CyberKnife radiation: is it being over-advertised?


Many regular readers may be interested in a blog post by Gary Schwitzer on the MedPage Today web site. It addresses the increasing advertising of CyberKnife radiation therapy (a form of stereotactic body radiation therapy or SBRT) as a first-line treatment for prostate cancer.

Data on the use of CyberKnife-based SBRT is certainly limited, with median long-term follow-up data for a maximum of about 5 years. These data certainly appear to be promising, but it is justifiably arguable that (as with high intensity focused ultrasound or HIFU) we really don’t know exactly how safe or effective CyberKnife radiation is for men with early stage prostate cancer.

And of course we also don’t know what percentage of the men being treated with CyberKnife radiation could actually have avoided any form of treatment by practising active surveillance.

This type of advertising of CyberKnife radiation therapy corresponds almost exactly to the type of hospital-driven advertising we saw for Intuitive’s da Vinci robot-assisted radical prostatectomy just 3 to 4 years ago, when there were also question about whether that was really “a better mousetrap.” Such advertising of robot-assisted surgery can still be seen in billboards all over the country (now more often for disorders other than prostate cancer).

As Harold DeMonaco points out accurately in Schwitzer’s blog post,

Unfortunately, excessive claims in medical advertising have been around since the dark ages. Given the high economic stakes of a competitive healthcare market, we may be seeing the beginnings of the 21st Century version of “snake oil” promotions. The Cyberknife system is not the issue here. Like most new technologies, the Cyberknife system can play an important role in improving the treatment of many cancer patients. It is the advertising that is the issue. Does a hospital really need to resort to phrases like, ‘turn devastation into hope,’ to promote the use of a new treatment option?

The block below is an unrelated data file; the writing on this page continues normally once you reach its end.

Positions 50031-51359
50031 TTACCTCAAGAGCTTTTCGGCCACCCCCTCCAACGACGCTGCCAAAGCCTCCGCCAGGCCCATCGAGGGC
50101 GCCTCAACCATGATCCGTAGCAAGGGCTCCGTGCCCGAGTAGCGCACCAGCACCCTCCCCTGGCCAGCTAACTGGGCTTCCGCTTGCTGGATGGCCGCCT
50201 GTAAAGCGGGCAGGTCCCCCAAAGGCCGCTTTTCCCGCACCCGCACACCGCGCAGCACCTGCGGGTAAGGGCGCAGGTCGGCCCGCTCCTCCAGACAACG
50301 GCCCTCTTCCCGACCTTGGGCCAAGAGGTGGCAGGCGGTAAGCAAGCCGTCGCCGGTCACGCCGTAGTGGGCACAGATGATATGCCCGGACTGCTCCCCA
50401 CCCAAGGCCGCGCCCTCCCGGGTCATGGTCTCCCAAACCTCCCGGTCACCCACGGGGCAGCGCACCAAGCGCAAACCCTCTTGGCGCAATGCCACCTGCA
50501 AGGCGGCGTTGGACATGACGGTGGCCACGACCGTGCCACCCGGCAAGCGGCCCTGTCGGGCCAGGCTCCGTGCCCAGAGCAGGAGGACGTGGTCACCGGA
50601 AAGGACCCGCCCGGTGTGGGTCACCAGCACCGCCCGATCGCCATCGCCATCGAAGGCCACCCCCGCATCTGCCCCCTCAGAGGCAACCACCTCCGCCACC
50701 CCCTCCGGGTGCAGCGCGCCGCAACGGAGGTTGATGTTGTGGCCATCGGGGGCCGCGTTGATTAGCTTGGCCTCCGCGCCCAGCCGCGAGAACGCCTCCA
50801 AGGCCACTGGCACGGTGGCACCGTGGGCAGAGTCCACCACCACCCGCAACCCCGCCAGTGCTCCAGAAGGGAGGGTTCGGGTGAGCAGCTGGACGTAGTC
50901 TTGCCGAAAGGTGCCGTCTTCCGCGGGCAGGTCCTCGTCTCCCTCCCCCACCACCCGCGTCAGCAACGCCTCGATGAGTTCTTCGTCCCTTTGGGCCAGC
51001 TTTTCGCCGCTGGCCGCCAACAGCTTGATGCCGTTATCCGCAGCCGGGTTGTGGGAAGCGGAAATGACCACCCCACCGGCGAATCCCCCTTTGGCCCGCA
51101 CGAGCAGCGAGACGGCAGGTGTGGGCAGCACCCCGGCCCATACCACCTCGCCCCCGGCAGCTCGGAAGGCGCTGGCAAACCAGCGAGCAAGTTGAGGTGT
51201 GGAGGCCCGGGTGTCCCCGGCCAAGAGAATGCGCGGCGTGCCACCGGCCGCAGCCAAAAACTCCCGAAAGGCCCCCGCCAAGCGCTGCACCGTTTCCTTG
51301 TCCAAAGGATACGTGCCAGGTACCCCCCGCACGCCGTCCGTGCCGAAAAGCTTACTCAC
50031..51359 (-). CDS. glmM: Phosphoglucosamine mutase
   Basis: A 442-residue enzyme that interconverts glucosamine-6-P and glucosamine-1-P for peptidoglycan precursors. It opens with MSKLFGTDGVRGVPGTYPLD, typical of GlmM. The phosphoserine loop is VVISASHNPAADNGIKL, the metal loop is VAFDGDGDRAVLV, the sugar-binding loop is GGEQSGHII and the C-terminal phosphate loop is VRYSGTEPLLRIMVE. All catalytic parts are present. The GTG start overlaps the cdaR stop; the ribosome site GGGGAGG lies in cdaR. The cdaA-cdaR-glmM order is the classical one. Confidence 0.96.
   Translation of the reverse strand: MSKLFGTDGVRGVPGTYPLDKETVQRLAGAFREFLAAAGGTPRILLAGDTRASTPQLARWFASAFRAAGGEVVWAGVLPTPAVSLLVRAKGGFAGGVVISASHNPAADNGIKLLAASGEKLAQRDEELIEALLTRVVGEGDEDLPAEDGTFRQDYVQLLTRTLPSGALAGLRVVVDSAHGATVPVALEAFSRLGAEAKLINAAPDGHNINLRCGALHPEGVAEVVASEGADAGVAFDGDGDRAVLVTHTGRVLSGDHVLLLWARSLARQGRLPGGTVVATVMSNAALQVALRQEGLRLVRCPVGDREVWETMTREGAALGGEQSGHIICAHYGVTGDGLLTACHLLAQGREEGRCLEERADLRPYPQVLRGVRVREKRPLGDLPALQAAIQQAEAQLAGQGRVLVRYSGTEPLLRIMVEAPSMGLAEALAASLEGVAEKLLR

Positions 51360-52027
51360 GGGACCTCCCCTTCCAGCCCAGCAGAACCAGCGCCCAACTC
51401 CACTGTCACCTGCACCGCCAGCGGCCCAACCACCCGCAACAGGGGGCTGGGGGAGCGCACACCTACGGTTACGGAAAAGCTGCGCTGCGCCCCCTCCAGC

CyberKnife radiation may well, in fact, turn out to be a truly excellent form of radiation therapy for carefully selected patients with early stage prostate cancer. It can be carried out relatively quickly, and at a significantly lower cost than current forms of targeted, intensity modulated external beam radiation therapy. However, it would be nice if the promotion of the technology could be limited to ensure some degree of factual accuracy as opposed to emotional (and potentially inaccurate) tugging on patients’ heartstrings.

2 Responses

  1. Putting the hype aside, CyberKnife/SBRT is showing credible results as provided in a report by you in the past and in this other report, presented at the ASTRO annual meeting this past October.

  2. Median follow up is 3 years. Good luck explaining that vs. the much longer median follow-up for IMRT or even 3D conformal EBRT. If we ignore that (and that’s a big one) the cost structure for patients favors CyberKnife (fewer treatments = fewer co-pays?) possibly, or maybe not (CyberKnife costs more than IMRT in total?). Perhaps as pointed out, observation and avoiding treatment might have been appropriate for who knows what percentage — maybe 50% or more! But then, how do you pay for those machines?

Leave a Reply

Fill in your details below or click an icon to log in:

WordPress.com Logo

You are commenting using your WordPress.com account. Log Out /  Change )

Google photo

You are commenting using your Google account. Log Out /  Change )

Twitter picture

You are commenting using your Twitter account. Log Out /  Change )

Facebook photo

You are commenting using your Facebook account. Log Out /  Change )

Connecting to %s

This site uses Akismet to reduce spam. Learn how your comment data is processed.

%d bloggers like this: